Illustration for article titled How to Play on Xbox Cloud Streaming (and Why It's such a Big Deal)Image: Microsoft

After months of limited, invite-only, closed beta, Xbox Cloud Gaming is now publicly available. The service is technically still in beta, but is now included for all Game Pass Ultimate subscribers, which adds even more value to what is arguably still on offer the best service in the game.

The Xbox Cloud Gaming Beta supports devices with the latest version of Android, iOS / iPadOS, macOS or Windows 10. Microsoft is also planning to bring cloud streaming to Xbox One models in the future and will also support the upcoming Windows 11.

Xbox Cloud Streaming is a Big Deal: While there are many other cloud streaming gaming services out there like Stadia and Amazon, Xbox Cloud Streaming is the first time an established gaming company has had its own cloud-based streaming service on this scale brings to market. If it works well, it could mark a major turning point for Xbox – and gaming in general – when all you need is a smartphone, a stable internet connection, and Game Pass Ultimate to play the latest games like Halo Infinite.

Xbox Cloud Streaming has updated the cloud streaming infrastructure

Xbox Cloud Streaming has potential, but it takes the right technology if the service is to be as successful as Microsoft intends it to be. To do this, Microsoft has updated its streaming tech performance along with the extended beta availability. Games will now run on Xbox Series X hardware.

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Stream quality remains limited to 1080p resolution and 60 fps so you won’t get the 120 fps 4K gameplay that a real Xbox Series X can, but other tech improvements like ray tracing and (possibly) faster load times are now possible. Input latency and overall performance will vary depending on your internet connection, but you can stream over WiFi or mobile connections, including 5G if available.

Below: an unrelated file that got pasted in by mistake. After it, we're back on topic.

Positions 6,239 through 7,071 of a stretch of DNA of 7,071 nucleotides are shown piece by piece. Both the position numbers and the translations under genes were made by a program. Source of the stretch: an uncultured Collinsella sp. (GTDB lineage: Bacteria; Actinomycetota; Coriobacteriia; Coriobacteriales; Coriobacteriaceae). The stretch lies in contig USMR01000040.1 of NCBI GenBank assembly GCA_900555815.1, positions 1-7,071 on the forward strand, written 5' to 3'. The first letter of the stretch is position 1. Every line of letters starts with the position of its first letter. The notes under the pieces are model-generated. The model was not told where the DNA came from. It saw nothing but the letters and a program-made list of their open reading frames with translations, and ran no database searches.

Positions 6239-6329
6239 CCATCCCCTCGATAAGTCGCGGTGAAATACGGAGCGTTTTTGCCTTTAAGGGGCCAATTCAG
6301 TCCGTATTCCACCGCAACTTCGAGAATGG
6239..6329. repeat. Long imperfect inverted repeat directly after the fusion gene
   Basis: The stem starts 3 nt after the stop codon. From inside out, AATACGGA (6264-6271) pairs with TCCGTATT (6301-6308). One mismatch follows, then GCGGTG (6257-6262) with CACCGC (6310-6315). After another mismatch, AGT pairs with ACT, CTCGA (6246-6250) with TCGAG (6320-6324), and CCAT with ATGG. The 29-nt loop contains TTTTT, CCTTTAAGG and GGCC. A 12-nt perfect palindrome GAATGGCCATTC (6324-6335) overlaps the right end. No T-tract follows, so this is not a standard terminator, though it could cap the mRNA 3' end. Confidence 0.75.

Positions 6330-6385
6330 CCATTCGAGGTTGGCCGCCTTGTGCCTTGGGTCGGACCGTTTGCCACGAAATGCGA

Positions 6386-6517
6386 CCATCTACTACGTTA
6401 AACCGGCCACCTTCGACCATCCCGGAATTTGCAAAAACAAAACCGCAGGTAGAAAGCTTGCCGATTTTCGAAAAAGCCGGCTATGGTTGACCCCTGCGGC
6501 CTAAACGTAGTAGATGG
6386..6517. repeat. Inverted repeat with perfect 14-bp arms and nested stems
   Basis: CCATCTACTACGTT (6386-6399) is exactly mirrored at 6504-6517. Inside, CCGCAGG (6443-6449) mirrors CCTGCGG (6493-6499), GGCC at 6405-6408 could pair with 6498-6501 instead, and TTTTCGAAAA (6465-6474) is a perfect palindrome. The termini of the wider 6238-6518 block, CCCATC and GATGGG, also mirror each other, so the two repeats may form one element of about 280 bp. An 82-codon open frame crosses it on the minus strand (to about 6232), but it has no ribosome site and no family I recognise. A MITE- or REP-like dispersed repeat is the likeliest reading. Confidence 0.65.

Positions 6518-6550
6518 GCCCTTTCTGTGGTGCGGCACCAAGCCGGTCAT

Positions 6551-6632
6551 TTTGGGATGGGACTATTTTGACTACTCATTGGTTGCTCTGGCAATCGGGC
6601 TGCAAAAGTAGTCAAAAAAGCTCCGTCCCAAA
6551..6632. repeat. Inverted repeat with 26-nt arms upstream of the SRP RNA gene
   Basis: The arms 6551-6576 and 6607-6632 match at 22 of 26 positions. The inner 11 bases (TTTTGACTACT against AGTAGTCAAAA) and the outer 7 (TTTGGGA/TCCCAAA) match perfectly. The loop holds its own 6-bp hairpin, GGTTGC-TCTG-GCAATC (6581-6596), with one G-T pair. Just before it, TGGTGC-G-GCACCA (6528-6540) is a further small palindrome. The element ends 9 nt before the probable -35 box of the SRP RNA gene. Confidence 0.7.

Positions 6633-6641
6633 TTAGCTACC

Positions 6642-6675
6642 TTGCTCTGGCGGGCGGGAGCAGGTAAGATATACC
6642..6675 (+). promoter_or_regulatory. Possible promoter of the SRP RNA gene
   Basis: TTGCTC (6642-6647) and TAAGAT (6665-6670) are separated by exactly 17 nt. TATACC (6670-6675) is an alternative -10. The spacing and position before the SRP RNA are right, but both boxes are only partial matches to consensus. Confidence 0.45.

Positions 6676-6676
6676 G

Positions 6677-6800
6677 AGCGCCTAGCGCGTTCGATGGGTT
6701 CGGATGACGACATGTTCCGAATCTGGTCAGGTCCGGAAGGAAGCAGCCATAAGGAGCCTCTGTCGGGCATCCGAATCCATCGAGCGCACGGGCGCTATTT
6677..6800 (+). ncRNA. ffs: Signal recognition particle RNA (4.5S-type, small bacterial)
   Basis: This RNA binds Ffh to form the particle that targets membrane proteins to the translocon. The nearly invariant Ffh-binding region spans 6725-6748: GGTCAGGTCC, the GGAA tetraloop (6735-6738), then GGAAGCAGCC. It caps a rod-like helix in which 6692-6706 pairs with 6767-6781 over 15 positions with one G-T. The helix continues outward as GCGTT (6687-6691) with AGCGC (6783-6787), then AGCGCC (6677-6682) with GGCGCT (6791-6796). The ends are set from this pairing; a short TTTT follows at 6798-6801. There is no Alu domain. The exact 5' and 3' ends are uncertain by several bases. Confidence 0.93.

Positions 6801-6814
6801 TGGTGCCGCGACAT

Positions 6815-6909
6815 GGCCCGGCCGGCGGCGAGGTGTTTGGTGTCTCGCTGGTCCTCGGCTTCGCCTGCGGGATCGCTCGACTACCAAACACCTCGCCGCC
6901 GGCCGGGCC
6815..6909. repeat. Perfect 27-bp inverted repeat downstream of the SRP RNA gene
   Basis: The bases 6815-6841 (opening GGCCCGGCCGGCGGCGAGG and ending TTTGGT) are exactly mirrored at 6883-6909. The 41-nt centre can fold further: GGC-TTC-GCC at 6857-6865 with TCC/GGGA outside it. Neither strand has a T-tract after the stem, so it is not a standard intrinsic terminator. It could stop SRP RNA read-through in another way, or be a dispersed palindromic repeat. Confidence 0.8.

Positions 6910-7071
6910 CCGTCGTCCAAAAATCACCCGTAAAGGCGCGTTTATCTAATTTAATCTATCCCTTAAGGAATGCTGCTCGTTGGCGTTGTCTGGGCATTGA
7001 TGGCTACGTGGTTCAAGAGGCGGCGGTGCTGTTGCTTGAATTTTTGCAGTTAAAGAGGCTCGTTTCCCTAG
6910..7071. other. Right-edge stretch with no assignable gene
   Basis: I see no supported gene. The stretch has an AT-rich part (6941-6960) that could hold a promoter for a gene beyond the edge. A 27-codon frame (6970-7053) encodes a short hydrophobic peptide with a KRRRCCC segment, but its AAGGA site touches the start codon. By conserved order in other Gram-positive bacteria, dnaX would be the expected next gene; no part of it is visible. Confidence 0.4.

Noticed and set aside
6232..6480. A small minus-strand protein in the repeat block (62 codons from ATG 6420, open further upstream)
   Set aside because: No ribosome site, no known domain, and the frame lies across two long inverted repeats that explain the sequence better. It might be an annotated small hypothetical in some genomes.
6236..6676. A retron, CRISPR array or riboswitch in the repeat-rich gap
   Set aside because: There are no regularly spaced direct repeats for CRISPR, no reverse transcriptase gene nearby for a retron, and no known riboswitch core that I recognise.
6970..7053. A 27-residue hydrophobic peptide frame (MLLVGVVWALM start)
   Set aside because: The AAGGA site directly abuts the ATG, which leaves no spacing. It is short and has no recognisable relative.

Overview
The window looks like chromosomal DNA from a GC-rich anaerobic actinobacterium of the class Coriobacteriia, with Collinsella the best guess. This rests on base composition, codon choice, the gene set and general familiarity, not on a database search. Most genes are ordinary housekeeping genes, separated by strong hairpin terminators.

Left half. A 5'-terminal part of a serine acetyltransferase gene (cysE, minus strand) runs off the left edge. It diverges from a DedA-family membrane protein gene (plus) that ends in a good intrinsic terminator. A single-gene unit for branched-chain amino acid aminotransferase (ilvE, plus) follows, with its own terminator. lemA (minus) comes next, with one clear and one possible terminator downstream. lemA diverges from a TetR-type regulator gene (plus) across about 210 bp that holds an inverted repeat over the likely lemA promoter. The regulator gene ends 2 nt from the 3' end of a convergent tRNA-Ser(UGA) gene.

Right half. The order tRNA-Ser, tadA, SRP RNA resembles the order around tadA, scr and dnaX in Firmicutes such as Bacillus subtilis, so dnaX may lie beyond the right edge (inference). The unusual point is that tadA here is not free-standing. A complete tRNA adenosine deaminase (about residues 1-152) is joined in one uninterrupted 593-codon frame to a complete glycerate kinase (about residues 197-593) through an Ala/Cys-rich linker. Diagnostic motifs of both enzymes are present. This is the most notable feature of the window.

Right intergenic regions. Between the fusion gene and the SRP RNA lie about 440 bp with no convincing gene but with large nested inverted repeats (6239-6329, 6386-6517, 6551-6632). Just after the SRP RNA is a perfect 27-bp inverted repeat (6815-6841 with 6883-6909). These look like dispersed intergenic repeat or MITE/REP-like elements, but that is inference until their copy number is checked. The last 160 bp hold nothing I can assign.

Below we show existing Game Pass Ultimate subscribers how to set up Xbox Cloud Streaming on their preferred devices.

How to use Xbox Cloud Streaming

You will need a few things in order to access Xbox Cloud Streaming:

  • A Game Pass Ultimate subscription. For those who don’t already have a subscription, Microsoft is offering a special introductory price of USD 1 per month for the first three months. After that, the price goes up to $ 15 a month, but that’s still a reasonable price to pay for access to a rotating library of Xbox and PC games.
  • A supported device running the latest versions of Android, iOS, iPadOS, macOS, or Windows 10. You can find one on this page full list of supported devices.
  • A bluetooth or USB controller paired with your device. You can use an Xbox controller or a supported third-party option like Backbone or Razer Kishi for smartphones. (Some games also support touch controls, but using a real gamepad is much more convenient.)
  • A high-speed internet connection. Microsoft recommends using networks with a speed of at least 10 Mbps over 5 GHz WiFi.

After all, you need the right web browser. Each of the currently supported platforms access the service via the web, but browser support varies depending on the operating system.


iOS and iPadOS:

Mac OS:

  • safari
  • Edge
  • Other Chromium browsers (like Brave, Opera, Vivaldi, etc.)


  • chrome
  • Edge
  • Other Chromium browsers (Brave, Opera, Vivaldi, etc.)

Once you’ve paired a controller and installed the correct browser, just upload it Sign in to your device with your Game Pass account, then select a game from your library. (Note: only some Game Pass games currently support cloud streaming. More titles will be added over time.)

Xbox Cloud Streaming also offers in-home streaming

Xbox Cloud Streaming is a great perk for Game Pass subscribers, but it’s not the only way to play Xbox games when you’re away from your TV. If you have an Xbox Series X / S or Xbox One, you can also stream directly from your console Android, iOS, or Windows 10 Devices connected to the same network.